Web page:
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Session 15 - Planetary Nebulae and White Dwarfs.
Display session, Wednesday, January 07
We have carried out simulations of PNe within the general framework of the Interacting Stellar Winds Models, wherein the fast wind from a central star sweeps up the slow wind emitted in a previous epoch. Our two-dimensional simulations take into account the evolution of the velocity and mass loss rate of the fast wind. This leads to considerably more structure on smaller scales than was seen in those nebulae where the fast wind velocity is held constant. The nebula evolves through an initial momentum-conserving phase before entering the more commonly encountered energy-conserving stage. Both stages are prone to instabilities, which may be the precursor of knots, filaments, and other micro-structures that are now commonly seen in HST images of PNe. In particular we note the occurrence of the Non-Linear Thin Shell Instability in the early stages, and the formation of Rayleigh-Taylor filaments in the energy-conserving stage. The growth of small-scale structure in the momentum-conserving stage is sensitive to the ratio of the initial wind momenta; the lifetime of the nebula in this stage depends also on the evolution of the wind properties. The overall size scale of the system is determined mainly by the evolution of the fast wind properties. If the evolution is not taken into account when computing kinematic ages then the ages may be underestimated.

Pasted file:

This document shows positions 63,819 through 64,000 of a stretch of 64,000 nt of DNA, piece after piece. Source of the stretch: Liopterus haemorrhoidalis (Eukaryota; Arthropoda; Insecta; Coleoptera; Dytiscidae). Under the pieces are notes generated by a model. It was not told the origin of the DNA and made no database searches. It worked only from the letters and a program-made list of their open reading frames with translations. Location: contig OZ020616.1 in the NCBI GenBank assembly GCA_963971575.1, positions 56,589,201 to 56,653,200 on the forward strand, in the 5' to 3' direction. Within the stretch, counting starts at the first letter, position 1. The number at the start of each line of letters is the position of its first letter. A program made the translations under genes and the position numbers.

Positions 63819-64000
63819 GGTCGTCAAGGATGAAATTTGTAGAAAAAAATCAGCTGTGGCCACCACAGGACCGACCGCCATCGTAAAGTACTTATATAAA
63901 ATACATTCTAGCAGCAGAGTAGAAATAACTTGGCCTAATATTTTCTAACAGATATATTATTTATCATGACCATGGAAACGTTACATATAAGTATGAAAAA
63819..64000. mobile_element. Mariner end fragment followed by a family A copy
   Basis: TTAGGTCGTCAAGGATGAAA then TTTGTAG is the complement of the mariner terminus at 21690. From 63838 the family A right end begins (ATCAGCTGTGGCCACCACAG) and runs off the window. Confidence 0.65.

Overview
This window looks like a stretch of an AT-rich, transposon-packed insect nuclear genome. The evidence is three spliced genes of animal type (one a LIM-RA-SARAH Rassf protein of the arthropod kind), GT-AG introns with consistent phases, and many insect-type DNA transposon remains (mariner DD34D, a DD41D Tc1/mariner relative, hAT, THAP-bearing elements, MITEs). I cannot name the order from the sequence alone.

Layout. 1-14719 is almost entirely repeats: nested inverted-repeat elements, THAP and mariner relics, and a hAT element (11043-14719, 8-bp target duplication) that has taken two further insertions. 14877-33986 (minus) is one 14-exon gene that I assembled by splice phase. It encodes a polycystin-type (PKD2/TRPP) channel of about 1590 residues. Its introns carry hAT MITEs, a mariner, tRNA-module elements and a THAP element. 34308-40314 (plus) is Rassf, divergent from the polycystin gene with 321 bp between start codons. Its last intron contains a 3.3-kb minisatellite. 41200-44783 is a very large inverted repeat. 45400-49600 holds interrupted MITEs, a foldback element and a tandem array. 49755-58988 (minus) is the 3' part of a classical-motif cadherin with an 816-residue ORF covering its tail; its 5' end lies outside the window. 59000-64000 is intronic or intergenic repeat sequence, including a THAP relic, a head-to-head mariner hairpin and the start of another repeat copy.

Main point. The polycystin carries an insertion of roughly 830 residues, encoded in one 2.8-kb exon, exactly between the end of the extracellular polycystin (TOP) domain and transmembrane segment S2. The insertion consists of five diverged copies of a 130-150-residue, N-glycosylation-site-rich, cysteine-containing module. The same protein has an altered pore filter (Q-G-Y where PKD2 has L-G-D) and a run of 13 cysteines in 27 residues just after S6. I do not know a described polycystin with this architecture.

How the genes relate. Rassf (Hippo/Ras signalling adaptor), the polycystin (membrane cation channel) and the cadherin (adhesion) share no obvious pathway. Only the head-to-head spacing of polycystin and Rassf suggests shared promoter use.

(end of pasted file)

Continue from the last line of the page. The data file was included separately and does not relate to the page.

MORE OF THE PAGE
Some of the simulations presented here were carried out on the C90 at the Pittsburgh Supercomputing Center and the SGI Power Challenge at NCSA. This work was supported by NSF grant AST9417112, and by the award of a Theodore Dunham Jr. grant for 1996 from the Fund for Astrophysical Research.
Program listing for Wednesday